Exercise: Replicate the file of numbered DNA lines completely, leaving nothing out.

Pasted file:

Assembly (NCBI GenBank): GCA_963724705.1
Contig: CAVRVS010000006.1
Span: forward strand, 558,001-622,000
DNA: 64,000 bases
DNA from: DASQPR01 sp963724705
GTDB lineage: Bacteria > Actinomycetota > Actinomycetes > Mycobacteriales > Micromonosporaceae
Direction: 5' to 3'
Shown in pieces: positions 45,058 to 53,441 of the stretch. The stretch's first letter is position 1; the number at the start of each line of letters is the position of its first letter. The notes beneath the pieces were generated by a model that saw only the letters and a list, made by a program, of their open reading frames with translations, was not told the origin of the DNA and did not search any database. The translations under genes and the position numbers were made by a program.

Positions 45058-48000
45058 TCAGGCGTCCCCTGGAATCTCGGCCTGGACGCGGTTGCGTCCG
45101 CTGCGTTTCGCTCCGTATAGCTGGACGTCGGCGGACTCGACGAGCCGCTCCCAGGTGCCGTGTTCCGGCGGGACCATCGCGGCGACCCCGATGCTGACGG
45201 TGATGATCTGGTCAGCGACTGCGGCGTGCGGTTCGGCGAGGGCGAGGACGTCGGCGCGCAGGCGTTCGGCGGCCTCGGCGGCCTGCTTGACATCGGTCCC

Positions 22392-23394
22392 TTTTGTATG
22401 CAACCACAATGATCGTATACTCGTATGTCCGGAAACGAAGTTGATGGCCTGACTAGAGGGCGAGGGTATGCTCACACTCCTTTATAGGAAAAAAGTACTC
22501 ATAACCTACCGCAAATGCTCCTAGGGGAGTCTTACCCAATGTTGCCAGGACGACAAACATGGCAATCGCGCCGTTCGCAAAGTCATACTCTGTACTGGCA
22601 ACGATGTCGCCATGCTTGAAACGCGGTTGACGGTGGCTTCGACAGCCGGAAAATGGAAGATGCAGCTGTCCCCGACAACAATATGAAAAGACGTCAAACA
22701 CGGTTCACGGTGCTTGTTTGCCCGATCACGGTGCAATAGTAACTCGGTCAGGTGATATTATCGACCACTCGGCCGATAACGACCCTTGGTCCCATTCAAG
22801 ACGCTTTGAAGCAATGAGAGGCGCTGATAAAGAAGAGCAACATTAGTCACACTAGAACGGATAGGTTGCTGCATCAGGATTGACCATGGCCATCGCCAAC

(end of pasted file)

Assembly (NCBI GenBank): GCA_963724705.1
Contig: CAVRVS010000006.1
Span: forward strand, 558,001-622,000
DNA: 64,000 bases
DNA from: DASQPR01 sp963724705
GTDB lineage: Bacteria > Actinomycetota > Actinomycetes > Mycobacteriales > Micromonosporaceae
Direction: 5' to 3'
Shown in pieces: positions 45,058 to 53,441 of the stretch. The stretch's first letter is position 1; the number at the start of each line of letters is the position of its first letter. The notes beneath the pieces were generated by a model that saw only the letters and a list, made by a program, of their open reading frames with translations, was not told the origin of the DNA and did not search any database. The translations under genes and the position numbers were made by a program.

Positions 45058-48000
45058 TCAGGCGTCCCCTGGAATCTCGGCCTGGACGCGGTTGCGTCCG
45101 CTGCGTTTCGCTCCGTATAGCTGGACGTCGGCGGACTCGACGAGCCGCTCCCAGGTGCCGTGTTCCGGCGGGACCATCGCGGCGACCCCGATGCTGACGG
45201 TGATGATCTGGTCAGCGACTGCGGCGTGCGGTTCGGCGAGGGCGAGGACGTCGGCGCGCAGGCGTTCGGCGGCCTCGGCGGCCTGCTTGACATCGGTCCC

Positions 22392-23394
22392 TTTTGTATG
22401 CAACCACAATGATCGTATACTCGTATGTCCGGAAACGAAGTTGATGGCCTGACTAGAGGGCGAGGGTATGCTCACACTCCTTTATAGGAAAAAAGTACTC
22501 ATAACCTACCGCAAATGCTCCTAGGGGAGTCTTACCCAATGTTGCCAGGACGACAAACATGGCAATCGCGCCGTTCGCAAAGTCATACTCTGTACTGGCA
22601 ACGATGTCGCCATGCTTGAAACGCGGTTGACGGTGGCTTCGACAGCCGGAAAATGGAAGATGCAGCTGTCCCCGACAACAATATGAAAAGACGTCAAACA
22701 CGGTTCACGGTGCTTGTTTGCCCGATCACGGTGCAATAGTAACTCGGTCAGGTGATATTATCGACCACTCGGCCGATAACGACCCTTGGTCCCATTCAAG
22801 ACGCTTTGAAGCAATGAGAGGCGCTGATAAAGAAGAGCAACATTAGTCACACTAGAACGGATAGGTTGCTGCATCAGGATTGACCATGGCCATCGCCAAC